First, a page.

Lessons from previous outbreaks can reduce impact of coronavirus on tourism
The deadly coronavirus could have a major impact on global tourism unless lessons are learned from previous epidemics, a senior industry figure has warned.
Gloria Guevara, president of London-based World Travel and Tourism Council (WTTC), said transparent communication is vital to “contain panic and mitigate negative economic losses”.
Three of China’s major tourist attractions, Beijing’s Forbidden City, a popular section of the Great Wall of China near the capital and Shanghai Disneyland have been closed in a bid to contain the coronavirus outbreak.
The country has introduced travel restrictions affecting more than 30 million people across 10 of its cities in the Hubei province, including Wuhan where the virus has been concentrated.
Wuhan airport has been closed, grounding the three-times-per-week China Southern flights serving Heathrow.
WTTC analysis of previous major viral epidemics shows the average recovery time for visitor numbers to a destination was 19 months, but this can be reduced to just 10 months with “the right response and management”.
It stated that the Sars outbreak of 2003 cost the global travel and tourism sector as much as £38 billion, while the worldwide economic impact of the 2009 swine flu pandemic was up to £42 billion.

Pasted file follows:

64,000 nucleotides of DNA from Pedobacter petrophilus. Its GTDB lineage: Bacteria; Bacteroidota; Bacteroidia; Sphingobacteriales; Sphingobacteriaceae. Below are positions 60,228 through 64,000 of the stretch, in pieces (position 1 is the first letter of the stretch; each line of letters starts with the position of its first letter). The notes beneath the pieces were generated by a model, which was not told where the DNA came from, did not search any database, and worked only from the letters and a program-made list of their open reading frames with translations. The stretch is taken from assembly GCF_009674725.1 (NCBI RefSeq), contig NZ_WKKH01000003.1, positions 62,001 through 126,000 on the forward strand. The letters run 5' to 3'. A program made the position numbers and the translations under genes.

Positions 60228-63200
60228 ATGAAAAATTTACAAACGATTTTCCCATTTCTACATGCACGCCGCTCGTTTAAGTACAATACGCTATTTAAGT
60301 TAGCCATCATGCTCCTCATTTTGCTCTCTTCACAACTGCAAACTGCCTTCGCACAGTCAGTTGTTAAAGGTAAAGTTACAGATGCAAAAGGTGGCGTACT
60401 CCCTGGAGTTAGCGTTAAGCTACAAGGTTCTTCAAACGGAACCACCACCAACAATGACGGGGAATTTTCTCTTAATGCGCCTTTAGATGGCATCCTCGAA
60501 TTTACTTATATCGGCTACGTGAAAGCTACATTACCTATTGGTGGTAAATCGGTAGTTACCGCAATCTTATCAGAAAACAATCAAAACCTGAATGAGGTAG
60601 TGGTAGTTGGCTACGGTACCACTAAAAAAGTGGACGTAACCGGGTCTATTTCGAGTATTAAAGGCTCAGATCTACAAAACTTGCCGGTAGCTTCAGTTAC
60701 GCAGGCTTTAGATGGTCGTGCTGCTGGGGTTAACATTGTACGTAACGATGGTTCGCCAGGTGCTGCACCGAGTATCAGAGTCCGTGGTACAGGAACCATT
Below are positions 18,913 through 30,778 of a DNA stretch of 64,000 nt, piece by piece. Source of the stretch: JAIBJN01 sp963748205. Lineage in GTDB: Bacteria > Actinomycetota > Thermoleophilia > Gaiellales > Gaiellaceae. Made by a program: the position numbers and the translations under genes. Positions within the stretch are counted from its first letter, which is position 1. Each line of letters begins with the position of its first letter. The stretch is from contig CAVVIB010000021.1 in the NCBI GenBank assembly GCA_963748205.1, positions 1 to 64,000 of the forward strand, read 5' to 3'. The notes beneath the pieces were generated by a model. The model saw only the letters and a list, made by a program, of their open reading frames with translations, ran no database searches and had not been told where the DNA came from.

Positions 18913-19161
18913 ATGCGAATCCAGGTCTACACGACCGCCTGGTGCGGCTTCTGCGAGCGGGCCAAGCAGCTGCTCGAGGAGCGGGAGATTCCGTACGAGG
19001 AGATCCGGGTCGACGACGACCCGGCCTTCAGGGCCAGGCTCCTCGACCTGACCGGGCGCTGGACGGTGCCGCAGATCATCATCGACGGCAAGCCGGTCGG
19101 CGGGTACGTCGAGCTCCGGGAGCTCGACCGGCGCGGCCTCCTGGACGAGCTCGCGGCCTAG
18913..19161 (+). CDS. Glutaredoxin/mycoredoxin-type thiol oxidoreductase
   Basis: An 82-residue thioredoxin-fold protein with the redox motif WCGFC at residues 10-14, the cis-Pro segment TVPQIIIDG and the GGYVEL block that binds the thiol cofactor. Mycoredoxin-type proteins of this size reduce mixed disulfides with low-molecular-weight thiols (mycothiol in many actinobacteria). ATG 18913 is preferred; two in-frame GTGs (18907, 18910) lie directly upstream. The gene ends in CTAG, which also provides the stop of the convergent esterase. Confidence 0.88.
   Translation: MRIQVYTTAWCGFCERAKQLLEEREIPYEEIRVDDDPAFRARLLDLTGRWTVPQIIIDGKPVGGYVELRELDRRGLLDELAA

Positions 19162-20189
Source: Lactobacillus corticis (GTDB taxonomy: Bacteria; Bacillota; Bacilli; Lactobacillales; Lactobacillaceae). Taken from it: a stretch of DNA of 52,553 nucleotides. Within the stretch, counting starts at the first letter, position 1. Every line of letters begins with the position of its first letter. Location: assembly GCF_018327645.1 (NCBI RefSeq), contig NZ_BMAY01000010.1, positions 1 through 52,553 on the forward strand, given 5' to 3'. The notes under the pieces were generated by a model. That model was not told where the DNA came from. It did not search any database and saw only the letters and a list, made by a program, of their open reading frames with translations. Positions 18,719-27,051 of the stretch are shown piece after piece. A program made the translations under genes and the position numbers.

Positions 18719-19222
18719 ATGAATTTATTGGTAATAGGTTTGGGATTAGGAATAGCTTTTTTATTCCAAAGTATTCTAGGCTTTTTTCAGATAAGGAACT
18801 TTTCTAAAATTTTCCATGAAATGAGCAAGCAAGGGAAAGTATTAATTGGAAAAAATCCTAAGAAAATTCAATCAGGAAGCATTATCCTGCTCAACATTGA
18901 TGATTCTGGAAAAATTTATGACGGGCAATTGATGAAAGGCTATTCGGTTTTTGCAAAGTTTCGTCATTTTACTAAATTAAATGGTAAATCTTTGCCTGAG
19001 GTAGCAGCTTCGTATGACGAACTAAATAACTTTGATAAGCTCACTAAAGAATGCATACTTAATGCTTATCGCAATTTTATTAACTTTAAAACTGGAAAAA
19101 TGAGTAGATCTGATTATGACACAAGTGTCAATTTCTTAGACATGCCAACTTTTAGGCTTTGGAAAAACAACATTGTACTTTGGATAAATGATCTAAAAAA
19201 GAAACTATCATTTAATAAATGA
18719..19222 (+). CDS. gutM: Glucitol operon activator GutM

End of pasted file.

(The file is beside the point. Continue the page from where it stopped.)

Ms Guevara said: “Experience has taught us that global co-ordination and co-operation, with collaboration between the public and private sector, is going to be vital in containing the spread of the coronavirus throughout China and beyond.
“We analyse many global crises within WTTC and previous cases have shown us that the economic losses from health epidemics are avoidable through the effective use of crisis preparedness and management procedures, as well as through managing public panic and making rational decisions through travel.
“Previous cases have also shown us that closing airports, cancelling flights and closing borders often has a greater economic impact than the outbreak itself.
“The most effective management of a crisis requires rapid activation of effective emergency plans, and we can see that in the early days of this outbreak, the Chinese government has acted rapidly.
“However, quick, accurate and transparent communication is also crucial in order to contain panic and mitigate negative economic losses. Containing the spread of unnecessary panic is as important as stopping the virus itself.”